Developer submits zone change request for age-restricted district
One of the more controversial zoning applications in recent years, the proposed development of an age-restricted housing district on Ridgefield Road, came to front row center again April 24 when the developer, 183 Ridgefield Road LLC, applied to the Planning and Zoning Commission for a zone change.
The developer applied for a change from zone R-2A, a residential zone, to an Age-Restricted District, what is known as an overlay. The commission last fall laid the groundwork for these overlay districts with amendments to zoning regulations.
The commission accepted the application and set the public hearing for June 12.
At the same time, residents opposed to the project will have a public hearing May 8 for a proposal to exclude Ridgefield Road from the overlay districts.
In March, the developer had requested permission to extend the town sewer line to the property to serve a possible 35-unit age-restricted housing development for the 13.45-acre site. However, the developer withdrew the application for that extension before the Water Pollution Control Authority could vote on it.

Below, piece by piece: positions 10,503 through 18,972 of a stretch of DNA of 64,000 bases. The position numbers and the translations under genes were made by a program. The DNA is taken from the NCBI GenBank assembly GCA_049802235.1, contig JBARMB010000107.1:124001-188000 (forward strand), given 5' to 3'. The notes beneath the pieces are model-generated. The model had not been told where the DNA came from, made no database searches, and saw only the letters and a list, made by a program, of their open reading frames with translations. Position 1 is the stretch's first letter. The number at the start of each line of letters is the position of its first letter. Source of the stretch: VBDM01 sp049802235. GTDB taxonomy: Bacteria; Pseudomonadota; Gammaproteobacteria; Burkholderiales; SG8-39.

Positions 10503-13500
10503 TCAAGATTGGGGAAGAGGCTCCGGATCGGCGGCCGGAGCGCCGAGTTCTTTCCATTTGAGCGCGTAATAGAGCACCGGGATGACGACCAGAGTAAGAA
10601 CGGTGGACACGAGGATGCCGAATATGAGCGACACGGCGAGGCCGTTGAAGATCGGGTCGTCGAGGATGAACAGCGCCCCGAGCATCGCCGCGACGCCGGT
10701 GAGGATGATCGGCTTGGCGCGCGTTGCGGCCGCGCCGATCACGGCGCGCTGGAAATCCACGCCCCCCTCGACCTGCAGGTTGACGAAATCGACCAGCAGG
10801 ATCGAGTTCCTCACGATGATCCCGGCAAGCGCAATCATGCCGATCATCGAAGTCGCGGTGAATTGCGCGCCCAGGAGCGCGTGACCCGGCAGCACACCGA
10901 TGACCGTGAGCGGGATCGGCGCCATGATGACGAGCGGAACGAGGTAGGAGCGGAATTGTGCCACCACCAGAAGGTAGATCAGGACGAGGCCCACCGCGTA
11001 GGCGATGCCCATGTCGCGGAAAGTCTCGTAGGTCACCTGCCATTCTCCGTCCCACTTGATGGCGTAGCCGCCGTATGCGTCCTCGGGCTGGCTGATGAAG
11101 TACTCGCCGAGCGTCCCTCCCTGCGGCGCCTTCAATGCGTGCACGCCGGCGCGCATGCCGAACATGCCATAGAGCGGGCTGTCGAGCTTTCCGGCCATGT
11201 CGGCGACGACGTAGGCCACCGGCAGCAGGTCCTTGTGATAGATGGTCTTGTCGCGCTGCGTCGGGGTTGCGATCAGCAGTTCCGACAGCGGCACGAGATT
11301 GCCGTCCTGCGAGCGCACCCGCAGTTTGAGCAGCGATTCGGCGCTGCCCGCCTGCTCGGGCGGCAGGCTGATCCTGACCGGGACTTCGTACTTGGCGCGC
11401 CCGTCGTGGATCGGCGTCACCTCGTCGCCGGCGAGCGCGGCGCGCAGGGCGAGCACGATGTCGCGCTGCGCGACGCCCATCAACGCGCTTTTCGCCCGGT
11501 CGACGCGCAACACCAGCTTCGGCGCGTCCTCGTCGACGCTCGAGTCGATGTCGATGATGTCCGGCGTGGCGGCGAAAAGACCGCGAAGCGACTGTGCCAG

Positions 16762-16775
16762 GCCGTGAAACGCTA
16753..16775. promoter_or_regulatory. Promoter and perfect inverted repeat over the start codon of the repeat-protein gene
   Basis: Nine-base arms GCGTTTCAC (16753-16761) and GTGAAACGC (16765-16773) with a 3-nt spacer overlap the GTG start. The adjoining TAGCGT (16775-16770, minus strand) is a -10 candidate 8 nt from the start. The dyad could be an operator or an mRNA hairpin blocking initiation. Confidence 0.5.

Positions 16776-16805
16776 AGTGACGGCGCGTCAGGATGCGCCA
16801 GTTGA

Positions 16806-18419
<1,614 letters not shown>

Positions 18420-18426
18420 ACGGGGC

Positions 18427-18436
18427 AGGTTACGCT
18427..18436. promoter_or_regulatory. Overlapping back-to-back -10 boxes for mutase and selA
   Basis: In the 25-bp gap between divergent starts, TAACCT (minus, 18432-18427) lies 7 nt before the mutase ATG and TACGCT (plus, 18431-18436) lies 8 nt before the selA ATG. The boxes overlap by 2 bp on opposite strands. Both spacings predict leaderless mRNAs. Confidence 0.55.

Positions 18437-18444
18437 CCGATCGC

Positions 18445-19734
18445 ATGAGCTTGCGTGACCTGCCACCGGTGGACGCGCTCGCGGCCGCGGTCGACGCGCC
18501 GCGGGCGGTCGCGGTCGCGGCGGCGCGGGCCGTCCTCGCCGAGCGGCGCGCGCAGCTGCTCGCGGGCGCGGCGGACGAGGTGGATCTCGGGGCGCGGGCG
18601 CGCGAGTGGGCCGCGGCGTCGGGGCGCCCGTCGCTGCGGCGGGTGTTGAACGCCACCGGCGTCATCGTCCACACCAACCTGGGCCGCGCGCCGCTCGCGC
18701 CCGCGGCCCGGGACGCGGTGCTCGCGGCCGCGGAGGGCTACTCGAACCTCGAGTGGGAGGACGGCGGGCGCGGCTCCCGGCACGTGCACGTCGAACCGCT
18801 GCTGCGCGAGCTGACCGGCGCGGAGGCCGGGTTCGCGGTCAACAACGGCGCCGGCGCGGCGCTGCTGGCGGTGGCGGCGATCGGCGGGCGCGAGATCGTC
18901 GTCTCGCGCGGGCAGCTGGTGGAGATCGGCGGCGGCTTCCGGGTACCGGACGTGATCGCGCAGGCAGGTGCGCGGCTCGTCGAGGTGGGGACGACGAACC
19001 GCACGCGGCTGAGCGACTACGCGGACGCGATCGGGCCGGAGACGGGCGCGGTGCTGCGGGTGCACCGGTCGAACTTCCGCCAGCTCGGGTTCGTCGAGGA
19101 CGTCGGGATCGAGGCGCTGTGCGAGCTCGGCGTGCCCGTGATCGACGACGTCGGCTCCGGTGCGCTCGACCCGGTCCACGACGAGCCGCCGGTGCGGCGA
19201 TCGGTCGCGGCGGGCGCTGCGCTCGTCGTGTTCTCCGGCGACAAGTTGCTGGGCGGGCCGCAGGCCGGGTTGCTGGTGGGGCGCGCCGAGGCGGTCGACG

The developer could not be reached to comment on what is going to happen with that sewer request, or on what other means any development would be served, but his spokesman, Fran Di Meglio, said that question remains to be answered because the development plans are not far enough along.
Technically, the town’s sewer system is not overburdened. The system has a lot of 24-inch pipe and during peak flow it is not even a quarter of a pipe full, said Thomas Thurkettle, the town’s public works director.
The sewer system was built in 1974 at the insistence of the federal Environmental Protection Agency, and with help from federal funds. It runs about five miles north up Route 7, from the Norwalk border to Wilton High School.
The system supports the schools and hundreds of businesses along Route 7 and in the town center, Thurkettle said.
The sewage is treated by the Norwalk Wastewater Treatment Plant. Officials there did not respond to phone call requests for information about capacity and future expansion.